Emirates (EK, Dubai Int'l) is cutting flights to Lagos from August 15 to mitigate continued losses resulting from the Central Bank of Nigeria (CBN) withholding at least USD85 million of the airline’s funds, according to a letter by Emirates Divisional Senior Vice President Majid Al-Mualla to Nigerian Aviation Minister Hadi Sirika.

In the July 22 letter leaked to Nigerian newspapers, Al-Mualla appealed to Sirika to intervene to help the Emirati carrier repatriate its funds, failing which it would be forced to reduce its frequencies from 11 to seven weekly. Such a decision, it said, was not taken lightly: “We have no choice but to take this action”.

“As of July 2022, Emirates has USD85 million of funds awaiting repatriation from Nigeria. This figure has been rising by more than USD10 million every month, as the ongoing operational costs of our 11 weekly flights to Lagos and five to Abuja continue to accumulate,” Al-Mualla wrote.

“These funds are urgently needed to meet our operational costs and maintain the commercial viability of our services to Nigeria. We simply cannot continue to operate at the current level in the face of mounting losses, especially in the challenging post-Covid-19 climate.”

Emirates said it had tried to stem the losses by proposing to pay for fuel in Nigeria in local currency, which would have partly offset its ongoing costs, however, this request was denied by the supplier. That meant that not only were Emirates’ revenues accumulating in Nigeria, out of reach and not earning interest, but the carrier also had to send hard currency into Nigeria to sustain its operations.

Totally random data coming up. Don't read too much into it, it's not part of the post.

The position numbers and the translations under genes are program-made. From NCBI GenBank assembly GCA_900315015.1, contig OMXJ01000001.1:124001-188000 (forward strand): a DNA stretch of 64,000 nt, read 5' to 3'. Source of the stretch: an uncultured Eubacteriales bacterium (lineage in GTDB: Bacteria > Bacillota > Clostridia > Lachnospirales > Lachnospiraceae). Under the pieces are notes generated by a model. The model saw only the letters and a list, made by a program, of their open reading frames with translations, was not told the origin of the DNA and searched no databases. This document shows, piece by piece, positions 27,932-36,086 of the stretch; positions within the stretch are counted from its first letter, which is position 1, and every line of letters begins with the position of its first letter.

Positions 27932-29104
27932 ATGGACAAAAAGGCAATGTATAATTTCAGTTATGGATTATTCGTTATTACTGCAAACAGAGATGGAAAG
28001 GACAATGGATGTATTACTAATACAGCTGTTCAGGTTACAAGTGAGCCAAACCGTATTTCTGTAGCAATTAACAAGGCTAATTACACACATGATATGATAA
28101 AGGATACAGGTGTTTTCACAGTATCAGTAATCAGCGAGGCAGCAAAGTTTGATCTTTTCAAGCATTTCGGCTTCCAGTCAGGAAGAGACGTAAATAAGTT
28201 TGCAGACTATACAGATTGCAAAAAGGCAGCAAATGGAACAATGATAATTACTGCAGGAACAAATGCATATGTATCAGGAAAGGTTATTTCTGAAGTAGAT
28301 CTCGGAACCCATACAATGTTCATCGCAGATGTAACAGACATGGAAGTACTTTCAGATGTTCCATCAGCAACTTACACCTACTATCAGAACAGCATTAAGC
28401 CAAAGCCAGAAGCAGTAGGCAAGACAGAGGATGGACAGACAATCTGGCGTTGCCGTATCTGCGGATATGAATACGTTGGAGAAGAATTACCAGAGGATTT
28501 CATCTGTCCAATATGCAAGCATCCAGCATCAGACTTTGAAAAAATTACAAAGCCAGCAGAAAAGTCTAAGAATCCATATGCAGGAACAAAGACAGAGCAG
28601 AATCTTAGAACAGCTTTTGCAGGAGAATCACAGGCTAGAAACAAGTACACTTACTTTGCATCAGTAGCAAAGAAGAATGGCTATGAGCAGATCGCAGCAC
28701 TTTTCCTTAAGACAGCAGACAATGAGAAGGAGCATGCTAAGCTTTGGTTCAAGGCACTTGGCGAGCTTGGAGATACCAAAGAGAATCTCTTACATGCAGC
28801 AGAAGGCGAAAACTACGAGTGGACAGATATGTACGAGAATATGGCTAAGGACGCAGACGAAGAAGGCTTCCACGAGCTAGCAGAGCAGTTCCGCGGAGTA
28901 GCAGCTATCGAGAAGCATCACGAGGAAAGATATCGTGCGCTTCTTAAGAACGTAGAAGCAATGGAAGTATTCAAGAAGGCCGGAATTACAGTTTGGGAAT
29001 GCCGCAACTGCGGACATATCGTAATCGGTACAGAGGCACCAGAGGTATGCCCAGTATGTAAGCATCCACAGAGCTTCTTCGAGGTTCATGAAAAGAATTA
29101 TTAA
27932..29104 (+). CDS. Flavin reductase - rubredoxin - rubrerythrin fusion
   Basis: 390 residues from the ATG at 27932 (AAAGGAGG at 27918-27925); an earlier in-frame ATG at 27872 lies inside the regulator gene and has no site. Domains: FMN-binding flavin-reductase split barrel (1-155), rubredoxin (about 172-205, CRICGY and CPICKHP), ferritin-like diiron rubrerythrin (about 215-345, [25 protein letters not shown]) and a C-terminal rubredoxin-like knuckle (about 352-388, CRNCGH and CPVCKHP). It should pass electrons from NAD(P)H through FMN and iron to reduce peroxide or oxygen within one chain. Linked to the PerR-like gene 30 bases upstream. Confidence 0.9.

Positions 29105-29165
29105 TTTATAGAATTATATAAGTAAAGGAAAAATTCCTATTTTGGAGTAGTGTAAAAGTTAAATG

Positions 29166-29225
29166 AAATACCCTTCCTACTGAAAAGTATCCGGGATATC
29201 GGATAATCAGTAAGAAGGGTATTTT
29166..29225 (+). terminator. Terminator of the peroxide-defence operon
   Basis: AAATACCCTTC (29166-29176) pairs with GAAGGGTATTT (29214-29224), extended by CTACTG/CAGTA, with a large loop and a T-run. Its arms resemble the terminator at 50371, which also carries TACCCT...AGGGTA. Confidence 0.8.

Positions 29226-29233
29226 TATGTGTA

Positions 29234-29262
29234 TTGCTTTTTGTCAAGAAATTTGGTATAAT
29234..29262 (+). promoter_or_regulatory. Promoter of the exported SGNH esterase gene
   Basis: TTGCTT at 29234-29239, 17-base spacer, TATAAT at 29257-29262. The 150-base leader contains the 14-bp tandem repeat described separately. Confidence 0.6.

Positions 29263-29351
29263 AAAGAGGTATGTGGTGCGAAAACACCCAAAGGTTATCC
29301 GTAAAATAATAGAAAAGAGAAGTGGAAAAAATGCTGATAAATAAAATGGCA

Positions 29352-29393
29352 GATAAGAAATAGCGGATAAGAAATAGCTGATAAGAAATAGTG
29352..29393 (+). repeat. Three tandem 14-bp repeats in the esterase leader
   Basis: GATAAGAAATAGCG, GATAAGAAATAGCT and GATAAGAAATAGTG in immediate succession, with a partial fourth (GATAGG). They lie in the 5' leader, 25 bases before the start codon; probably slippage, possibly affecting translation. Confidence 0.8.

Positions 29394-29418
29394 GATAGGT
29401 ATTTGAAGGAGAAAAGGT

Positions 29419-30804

The airline said it had made every effort to solve the situation with the CBN, but no positive response was received. Meetings were also held with Emirates' own bank in Nigeria and in collaboration with IATA to discuss improving forex allocation, but with limited success, Al-Mualla wrote.

In a statement shared with ch-aviation, Emirates said: “Emirates continues to encounter issues in repatriating funds out of Nigeria, which has begun to impact the commercial viability of our operations. We have been making every effort to find a solution to this issue through constructive and substantive dialogue with limited success, and welcome any support from the Nigerian government so we can move towards a positive outcome to avoid a reduction in our operations. We currently serve Lagos with 11 weekly services and hope to continue our full operating schedule to and from Nigeria and provide much-needed connectivity for our customers.”

Nigeria's Ministry of Aviation did not respond to a request for comment.